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Review: Revolution by Jennifer Donnelly

Monday, March 17, 2014
Summary from Goodreads:
BROOKLYN: Andi Alpers is on the edge. She’s angry at her father for leaving, angry at her mother for not being able to cope, and heartbroken by the loss of her younger brother, Truman. Rage and grief are destroying her. And she’s about to be expelled from Brooklyn Heights’ most prestigious private school when her father intervenes. Now Andi must accompany him to Paris for winter break.

PARIS: Alexandrine Paradis lived over two centuries ago. She dreamed of making her mark on the Paris stage, but a fateful encounter with a doomed prince of France cast her in a tragic role she didn’t want — and couldn’t escape.

Two girls, two centuries apart. One never knowing the other. But when Andi finds Alexandrine’s diary, she recognizes something in her words and is moved to the point of obsession. There’s comfort and distraction for Andi in the journal’s antique pages — until, on a midnight journey through the catacombs of Paris, Alexandrine’s words transcend paper and time, and the past becomes suddenly, terrifyingly present.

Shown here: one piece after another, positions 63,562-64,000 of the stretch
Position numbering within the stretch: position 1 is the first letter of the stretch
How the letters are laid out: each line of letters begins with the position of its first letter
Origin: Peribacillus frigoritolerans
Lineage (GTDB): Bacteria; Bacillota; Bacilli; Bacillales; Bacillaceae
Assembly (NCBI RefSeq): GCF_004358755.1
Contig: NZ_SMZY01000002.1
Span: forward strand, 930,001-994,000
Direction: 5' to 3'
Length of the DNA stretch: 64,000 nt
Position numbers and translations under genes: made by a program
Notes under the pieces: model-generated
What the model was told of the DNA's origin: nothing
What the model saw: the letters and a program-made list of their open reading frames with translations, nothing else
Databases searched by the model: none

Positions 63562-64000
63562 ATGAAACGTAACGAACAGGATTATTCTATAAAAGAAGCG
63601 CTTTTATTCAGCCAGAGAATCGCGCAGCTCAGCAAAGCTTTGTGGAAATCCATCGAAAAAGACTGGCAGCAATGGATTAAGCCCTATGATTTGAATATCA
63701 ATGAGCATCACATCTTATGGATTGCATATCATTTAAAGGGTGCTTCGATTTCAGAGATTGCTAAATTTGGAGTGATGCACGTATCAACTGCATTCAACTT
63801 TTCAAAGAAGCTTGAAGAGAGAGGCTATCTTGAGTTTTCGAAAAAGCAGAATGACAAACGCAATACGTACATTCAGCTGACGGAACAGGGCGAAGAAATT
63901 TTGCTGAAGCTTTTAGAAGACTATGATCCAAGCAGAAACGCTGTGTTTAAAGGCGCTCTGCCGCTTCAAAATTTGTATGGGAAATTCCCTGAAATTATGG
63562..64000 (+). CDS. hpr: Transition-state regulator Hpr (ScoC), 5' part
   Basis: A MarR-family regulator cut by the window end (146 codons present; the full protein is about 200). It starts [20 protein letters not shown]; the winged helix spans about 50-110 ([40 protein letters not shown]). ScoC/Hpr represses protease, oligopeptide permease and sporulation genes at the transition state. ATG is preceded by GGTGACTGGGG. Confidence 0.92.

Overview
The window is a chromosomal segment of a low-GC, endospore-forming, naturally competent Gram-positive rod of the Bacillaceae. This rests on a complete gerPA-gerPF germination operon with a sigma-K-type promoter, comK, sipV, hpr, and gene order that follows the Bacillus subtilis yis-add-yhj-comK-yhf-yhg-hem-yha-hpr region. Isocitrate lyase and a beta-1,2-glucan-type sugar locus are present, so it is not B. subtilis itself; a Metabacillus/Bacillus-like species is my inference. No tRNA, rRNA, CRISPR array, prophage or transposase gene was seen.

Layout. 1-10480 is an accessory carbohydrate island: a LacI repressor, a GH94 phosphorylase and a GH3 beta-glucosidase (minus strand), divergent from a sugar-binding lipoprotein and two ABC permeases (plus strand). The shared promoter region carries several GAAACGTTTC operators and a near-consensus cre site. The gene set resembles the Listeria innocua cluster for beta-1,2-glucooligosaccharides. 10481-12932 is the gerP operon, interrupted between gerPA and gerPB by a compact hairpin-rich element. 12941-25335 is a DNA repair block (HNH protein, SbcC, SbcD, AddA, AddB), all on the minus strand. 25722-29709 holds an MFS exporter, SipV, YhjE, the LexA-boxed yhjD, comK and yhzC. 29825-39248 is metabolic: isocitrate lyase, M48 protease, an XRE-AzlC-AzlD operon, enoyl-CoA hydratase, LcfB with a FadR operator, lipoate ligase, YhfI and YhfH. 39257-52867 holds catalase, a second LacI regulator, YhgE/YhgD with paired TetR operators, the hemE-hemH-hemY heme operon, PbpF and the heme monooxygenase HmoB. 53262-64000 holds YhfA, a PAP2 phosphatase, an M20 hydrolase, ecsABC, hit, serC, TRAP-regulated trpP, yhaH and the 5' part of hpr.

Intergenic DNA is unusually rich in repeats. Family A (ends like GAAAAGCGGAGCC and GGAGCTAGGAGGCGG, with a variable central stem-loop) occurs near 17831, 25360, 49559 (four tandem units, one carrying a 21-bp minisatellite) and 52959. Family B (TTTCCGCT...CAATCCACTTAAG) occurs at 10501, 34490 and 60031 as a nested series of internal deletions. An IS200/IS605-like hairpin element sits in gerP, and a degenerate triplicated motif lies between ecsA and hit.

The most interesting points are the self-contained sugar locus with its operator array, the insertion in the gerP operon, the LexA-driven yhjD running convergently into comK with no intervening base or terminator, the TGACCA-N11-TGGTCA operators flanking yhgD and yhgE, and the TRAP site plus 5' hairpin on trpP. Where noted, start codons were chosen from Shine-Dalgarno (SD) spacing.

I had no knowledge of the French Revolution going into the novel and I only recognised the names Napoleon and Marie from spin-off media (Yes, shame on me..). I don't know how much real history was incorporated into the novel but I learnt a lot (google searches to discover whether certain events actually transpired XD) and Alex's story really piqued my interest in French History! I often didn't know the music terminology and people Andi referred to, so I felt a bit out of the loop and didn't connect with her there. Her grief and the way in which she coped by twisting everything to become negative was understandable and relatable though.

I have to say I enjoyed Alex's story slightly more. I get so engrossed in her story, I forget what Andi is doing (usually lining up somewhere reading Alex's diary and Andi too forgets where she is because she is so entranced by Alex's writing!). I really loved the direction the novel took toward the end with it's surrealism. Revolution was a gripping and beautifully written story!